Victoria city council says it has approved 72 new housing units for low-income and vulnerable residents at two properties: one in James Bay and one in the Burnside-Gorge neighbourhood.
The decision was made at the council meeting on Oct. 22, 2020. One property will be at 330 Michigan Street and the other at 736 Princess Avenue.
The new housing development on Princess Avenue will be owned and operated by the Victoria branch of the John Howard Society and will remain rental and affordable at very low-income levels for at least 60 years, according to the city.
“This project is more than simply supportive housing. It brings job readiness and life skills training, counselling and supportive housing under one roof to enable clients to become contributing members to their community. Our approach speaks to the principle that the true measure of any society can be found in how it treats its most vulnerable members,” Manj Toor, executive director of the John Howard Society, said in a statement.
“We’re grateful to council for approving this project and giving us an opportunity to not only support people to have better lives but to enrich our community at the same time.”
The new building will have a ground floor coffee shop and art gallery, which will be used for the John Howard Society’s employment readiness program and allow local artists to showcase and sell their art.
In addition, approximately 46 percent of the total floor area will be dedicated to commercial and community services for jobs in the neighbourhood. The city said there will be employment training and community services for residents and clients who are supported by the John Howard Society.
“This is another important step forward to providing people options for a roof over their head and a safe secure place to call home,” Victoria Mayor Lisa Helps said in a statement.
“I also appreciate the John Howard Society leading the way in providing five of the 28 units that exceed the accessibility requirements of the British Columbia Building Code and providing such inclusive homes and reducing barriers for people.”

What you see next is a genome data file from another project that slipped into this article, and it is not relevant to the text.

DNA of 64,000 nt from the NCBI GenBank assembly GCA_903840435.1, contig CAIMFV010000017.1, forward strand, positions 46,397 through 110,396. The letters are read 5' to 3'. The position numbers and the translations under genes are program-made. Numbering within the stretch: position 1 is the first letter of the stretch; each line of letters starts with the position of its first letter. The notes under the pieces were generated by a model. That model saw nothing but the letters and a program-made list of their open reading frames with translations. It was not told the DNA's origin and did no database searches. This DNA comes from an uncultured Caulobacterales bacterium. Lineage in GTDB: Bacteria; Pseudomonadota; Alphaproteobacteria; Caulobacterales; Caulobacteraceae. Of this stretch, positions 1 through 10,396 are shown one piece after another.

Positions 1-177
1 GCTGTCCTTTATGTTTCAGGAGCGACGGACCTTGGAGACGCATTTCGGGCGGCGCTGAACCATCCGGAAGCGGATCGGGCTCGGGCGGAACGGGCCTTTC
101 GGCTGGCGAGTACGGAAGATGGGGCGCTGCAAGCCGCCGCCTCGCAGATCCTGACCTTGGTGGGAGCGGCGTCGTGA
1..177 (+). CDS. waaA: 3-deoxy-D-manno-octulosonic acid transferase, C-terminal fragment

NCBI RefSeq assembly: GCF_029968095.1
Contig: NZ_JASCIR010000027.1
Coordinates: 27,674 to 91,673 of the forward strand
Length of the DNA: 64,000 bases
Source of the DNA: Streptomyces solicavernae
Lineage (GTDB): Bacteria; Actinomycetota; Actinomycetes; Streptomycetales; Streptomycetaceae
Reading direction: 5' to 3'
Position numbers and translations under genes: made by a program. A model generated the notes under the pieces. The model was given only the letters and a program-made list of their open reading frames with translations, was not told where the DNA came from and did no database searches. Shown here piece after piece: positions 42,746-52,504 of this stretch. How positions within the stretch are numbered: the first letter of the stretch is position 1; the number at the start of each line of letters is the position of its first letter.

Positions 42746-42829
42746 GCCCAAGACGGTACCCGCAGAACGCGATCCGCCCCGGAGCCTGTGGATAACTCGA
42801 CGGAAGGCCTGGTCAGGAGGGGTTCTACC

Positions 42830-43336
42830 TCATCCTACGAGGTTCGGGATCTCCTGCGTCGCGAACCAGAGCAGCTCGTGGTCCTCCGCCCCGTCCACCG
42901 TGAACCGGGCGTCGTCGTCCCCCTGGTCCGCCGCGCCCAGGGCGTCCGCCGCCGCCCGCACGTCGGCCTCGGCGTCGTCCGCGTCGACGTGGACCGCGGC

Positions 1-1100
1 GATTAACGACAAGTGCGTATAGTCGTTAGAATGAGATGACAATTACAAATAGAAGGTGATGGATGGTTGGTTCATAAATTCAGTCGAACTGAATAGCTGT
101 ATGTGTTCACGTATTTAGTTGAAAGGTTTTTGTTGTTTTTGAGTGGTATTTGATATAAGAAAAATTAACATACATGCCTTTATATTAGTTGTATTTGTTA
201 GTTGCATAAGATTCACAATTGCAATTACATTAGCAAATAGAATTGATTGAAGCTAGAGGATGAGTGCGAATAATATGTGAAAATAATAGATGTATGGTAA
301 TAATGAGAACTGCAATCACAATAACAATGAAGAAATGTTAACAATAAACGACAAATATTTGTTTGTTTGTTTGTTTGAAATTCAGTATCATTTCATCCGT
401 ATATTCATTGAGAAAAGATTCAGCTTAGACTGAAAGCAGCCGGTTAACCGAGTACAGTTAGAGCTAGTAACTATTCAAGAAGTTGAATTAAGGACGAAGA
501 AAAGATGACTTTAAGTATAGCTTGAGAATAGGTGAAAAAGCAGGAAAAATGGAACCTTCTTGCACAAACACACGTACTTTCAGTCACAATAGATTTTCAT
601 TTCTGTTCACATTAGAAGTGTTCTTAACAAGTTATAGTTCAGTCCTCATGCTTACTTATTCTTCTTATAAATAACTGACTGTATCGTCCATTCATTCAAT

The current affordable housing complex on Michigan Street is owned and operated by the Capital Regional Housing Corporation (CRHC) and has four multi-family residential buildings. CRHC will retain the heritage building and demolish three old buildings to make way for two new four-story multi-family buildings for a total of 106 units, a net increase of 44.
“I have had the pleasure of seeing this exciting project develop through its various stages, and to see it taking its next step to completion is very gratifying for the CRHC,” David Screech, Mayor of View Royal and vice-chair of the CRHC Board, said in a statement. “With this decision, more seniors, families, those in need of provincial assistance and those with a range of abilities will be able to find the stable, secure and quality housing they desperately need.”
Another item that went to public hearing and adopted by city council last night was new Housing Conversion Regulations. The new guidelines will make it easier to convert houses to multiple units while incentivizing heritage designation, the city said.
“We know Victoria needs more housing options, both for renters and homeowners and these changes increase the number of eligible homes that qualify for home conversions,” said Helps. “Hundreds of units of housing have been created since housing conversions were introduced in the 1950s and expanding the program will encourage more rental housing, more affordable homeownership opportunities, and more two-and-three-bedroom units.”
The city says the construction timelines and rents are determined by the housing groups. The John Howard Society said it aims to start construction in summer 2021 with the units opening in 2022.